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Options of Principles of Fuel Debris Criticality Control in Fukushima Daiichi Reactors

Abstract In the Three Mile Island Unit 2 reactor accident, a large amount of fuel debris was formed whose criticality condition is unknown, except the possible highest 235U/U enrichment. The fuel debris had to be cooled and shielded by water in which the minimum critical mass is much smaller than the total mass of fuel debris. To overcome this uncertain situation, the coolant water was borated with sufficient concentration to secure the subcritical condition. The situation is more severe in the damaged reactors of Fukushima Daiichi Nuclear Power Station, where the coolant water flow is practically “once through.” Boron must be endlessly added to the water to secure the subcritical condition of the fuel debris, which is not feasible. The water is not borated relying on the circumstantial evidence that the xenon gas monitoring in the containment vessels does not show a sign of criticality. The criticality condition of fuel debris may worsen with the gradual drop of its temperature, or the change of its geometry by aftershocks or the retrieval work, that may lead to criticality. To avoid criticality and its severe consequences, a certain principle of criticality control must be established. There may be options, such as prevention of criticality by coolant water boration or neutronic monitoring, prevention of the severe consequences by intervention measures against criticality, etc. Every option has merits and demerits that must be adequately evaluated toward selection of the best principle.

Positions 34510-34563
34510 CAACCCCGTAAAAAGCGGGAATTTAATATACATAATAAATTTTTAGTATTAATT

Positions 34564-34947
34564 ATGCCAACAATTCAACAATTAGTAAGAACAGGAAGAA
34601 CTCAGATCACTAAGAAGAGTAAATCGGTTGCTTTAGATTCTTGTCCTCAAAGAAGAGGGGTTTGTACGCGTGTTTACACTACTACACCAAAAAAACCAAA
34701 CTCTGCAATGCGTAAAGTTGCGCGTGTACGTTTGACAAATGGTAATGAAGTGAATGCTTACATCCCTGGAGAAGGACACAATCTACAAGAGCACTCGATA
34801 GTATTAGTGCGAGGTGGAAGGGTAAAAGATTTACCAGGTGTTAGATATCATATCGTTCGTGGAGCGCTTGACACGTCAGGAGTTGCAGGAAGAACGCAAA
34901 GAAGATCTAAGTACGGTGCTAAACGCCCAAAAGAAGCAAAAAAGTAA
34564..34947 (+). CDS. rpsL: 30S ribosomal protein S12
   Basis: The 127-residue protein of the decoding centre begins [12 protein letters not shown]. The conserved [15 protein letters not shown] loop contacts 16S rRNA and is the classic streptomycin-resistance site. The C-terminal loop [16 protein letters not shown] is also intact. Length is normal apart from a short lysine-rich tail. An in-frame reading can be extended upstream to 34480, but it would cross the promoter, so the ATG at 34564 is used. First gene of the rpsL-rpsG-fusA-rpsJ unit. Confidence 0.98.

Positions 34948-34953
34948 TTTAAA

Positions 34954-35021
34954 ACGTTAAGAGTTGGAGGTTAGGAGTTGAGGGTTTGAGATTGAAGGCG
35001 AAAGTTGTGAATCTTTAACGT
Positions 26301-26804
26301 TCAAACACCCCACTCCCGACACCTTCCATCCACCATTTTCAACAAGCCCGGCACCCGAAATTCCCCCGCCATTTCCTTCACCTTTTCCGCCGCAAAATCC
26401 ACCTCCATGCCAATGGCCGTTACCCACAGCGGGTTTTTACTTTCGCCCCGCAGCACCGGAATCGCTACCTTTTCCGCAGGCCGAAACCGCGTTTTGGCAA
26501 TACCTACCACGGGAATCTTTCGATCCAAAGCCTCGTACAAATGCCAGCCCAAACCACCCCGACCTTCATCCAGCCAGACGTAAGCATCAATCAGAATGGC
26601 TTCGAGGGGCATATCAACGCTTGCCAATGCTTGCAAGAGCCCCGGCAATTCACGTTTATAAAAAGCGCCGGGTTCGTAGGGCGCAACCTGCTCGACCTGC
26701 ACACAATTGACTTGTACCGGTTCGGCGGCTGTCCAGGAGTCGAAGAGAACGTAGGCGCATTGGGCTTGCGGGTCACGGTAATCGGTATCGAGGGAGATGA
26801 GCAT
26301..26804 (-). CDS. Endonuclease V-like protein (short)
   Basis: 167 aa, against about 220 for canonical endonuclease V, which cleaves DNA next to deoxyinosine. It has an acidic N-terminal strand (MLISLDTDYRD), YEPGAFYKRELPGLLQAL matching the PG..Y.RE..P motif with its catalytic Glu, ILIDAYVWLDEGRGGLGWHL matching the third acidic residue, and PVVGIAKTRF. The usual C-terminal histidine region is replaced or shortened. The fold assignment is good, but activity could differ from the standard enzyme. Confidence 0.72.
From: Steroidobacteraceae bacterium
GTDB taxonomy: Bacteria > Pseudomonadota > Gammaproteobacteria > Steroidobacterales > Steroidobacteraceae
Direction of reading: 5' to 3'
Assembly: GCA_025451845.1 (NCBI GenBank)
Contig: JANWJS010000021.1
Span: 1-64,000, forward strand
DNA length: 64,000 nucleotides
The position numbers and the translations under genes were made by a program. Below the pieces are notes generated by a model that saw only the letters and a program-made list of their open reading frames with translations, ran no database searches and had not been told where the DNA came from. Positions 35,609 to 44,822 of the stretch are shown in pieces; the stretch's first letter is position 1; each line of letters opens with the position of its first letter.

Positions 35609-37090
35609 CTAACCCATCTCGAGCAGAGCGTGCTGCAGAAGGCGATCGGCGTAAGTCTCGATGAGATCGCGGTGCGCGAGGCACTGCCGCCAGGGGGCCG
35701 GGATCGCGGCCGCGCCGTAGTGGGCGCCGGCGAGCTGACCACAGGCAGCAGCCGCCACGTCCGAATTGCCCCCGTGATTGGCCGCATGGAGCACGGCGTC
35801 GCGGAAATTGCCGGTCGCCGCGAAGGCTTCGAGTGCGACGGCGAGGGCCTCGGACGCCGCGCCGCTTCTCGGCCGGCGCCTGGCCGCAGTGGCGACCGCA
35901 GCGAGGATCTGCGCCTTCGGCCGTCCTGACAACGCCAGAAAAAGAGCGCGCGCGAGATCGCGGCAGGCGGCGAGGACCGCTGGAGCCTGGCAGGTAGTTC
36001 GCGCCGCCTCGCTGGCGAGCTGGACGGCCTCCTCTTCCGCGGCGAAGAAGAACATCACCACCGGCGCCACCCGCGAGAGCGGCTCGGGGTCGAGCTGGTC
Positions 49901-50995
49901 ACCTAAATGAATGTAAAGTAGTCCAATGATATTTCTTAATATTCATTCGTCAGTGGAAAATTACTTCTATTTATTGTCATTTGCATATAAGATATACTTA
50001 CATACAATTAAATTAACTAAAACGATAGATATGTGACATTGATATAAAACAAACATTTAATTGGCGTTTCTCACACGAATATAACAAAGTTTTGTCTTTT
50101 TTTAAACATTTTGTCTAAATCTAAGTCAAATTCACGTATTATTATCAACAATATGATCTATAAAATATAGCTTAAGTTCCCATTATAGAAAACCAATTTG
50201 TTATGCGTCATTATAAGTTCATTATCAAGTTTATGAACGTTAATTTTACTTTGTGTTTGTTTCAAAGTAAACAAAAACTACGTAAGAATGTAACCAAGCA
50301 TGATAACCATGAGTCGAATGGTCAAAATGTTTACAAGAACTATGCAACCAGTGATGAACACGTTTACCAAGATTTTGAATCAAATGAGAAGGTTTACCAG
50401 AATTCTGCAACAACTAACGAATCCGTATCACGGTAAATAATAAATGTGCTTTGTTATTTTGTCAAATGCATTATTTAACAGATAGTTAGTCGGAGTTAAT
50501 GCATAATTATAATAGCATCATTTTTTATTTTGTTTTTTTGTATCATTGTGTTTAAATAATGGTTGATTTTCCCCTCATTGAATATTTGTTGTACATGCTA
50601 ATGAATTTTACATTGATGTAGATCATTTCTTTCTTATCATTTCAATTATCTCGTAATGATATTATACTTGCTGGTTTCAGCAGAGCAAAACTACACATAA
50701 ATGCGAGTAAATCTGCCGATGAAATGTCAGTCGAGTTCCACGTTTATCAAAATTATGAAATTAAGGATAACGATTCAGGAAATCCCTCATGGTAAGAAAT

Keywords Criticality control • Fuel debris • Fukushima Daiichi

Introduction

In normal nuclear facilities, the goal of criticality control is to secure subcritical conditions of fissile materials, which is achieved by regulating the composition, geometry, or mass of the fissile materials [1]. In the accident of Three Mile Island Unit 2 reactor (TMI-2), heavily damaged and melted fuel assemblies formed a large amount of fuel debris whose composition was unknown except the possible highest 235U/U enrichment, 3 wt%, whose geometry is uncertain, and whose mass is larger than the minimum critical mass derived from the enrichment. Moreover, the fuel debris had to be cooled and shielded by water. To overcome this uncertain situation, the coolant water was borated with a concentration, >4,350 ppm, sufficient tosecure the subcritical condition [2].

The situation of the damaged reactors in Fukushima Daiichi Nuclear Power Station (1FNPS) is more severe than that of TMI-2 because of the water issue. The most major difference is that the coolant water flow is practically “once through.” Boron should be ceaselessly added in the water to maintain its lowest concentration necessary to secure the subcritical condition, which is not feasible. The water is not borated relying on the circumstantial evidence that the xenon gas monitoring in the containment vessels (CVs) does not show a sign of criticality. Although the fuel debris will not be touched for a while, its condition may change because of a gradual drop of its temperature or change of its geometry by aftershocks. The condition will be intentionally changed when the fuel debris is retrieved. Every such change may lead to the criticality of fuel debris [3].

To avoid criticality and its severe consequences, a certain principle of criticality control must be established. There may be options, such as prevention of criticality by coolant water boration or by neutronic monitoring, prevention of the severe consequences of criticality, etc. Each has merits and demerits.

It is necessary to understand the actual condition of the fuel debris regarding the selection of an appropriate principle from those options and the realization of certain criticality control following the selected principle. Adequate observation, sample taking, and analysis of the fuel debris must be conducted.

 
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